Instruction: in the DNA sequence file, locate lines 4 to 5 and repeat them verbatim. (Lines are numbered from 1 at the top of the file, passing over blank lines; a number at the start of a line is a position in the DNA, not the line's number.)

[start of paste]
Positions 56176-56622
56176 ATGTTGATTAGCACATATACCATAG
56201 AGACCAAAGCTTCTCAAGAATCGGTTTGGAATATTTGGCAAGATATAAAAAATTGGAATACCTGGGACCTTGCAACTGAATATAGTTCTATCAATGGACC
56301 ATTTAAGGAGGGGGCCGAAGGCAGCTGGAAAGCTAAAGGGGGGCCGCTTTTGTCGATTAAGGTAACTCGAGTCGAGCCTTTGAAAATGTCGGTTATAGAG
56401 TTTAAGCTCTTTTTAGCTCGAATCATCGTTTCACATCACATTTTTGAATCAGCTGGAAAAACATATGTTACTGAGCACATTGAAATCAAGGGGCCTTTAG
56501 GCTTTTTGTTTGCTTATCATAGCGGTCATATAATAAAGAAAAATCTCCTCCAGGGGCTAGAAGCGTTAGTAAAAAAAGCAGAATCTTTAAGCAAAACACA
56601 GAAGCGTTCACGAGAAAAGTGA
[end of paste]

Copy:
56301 ATTTAAGGAGGGGGCCGAAGGCAGCTGGAAAGCTAAAGGGGGGCCGCTTTTGTCGATTAAGGTAACTCGAGTCGAGCCTTTGAAAATGTCGGTTATAGAG
56401 TTTAAGCTCTTTTTAGCTCGAATCATCGTTTCACATCACATTTTTGAATCAGCTGGAAAAACATATGTTACTGAGCACATTGAAATCAAGGGGCCTTTAG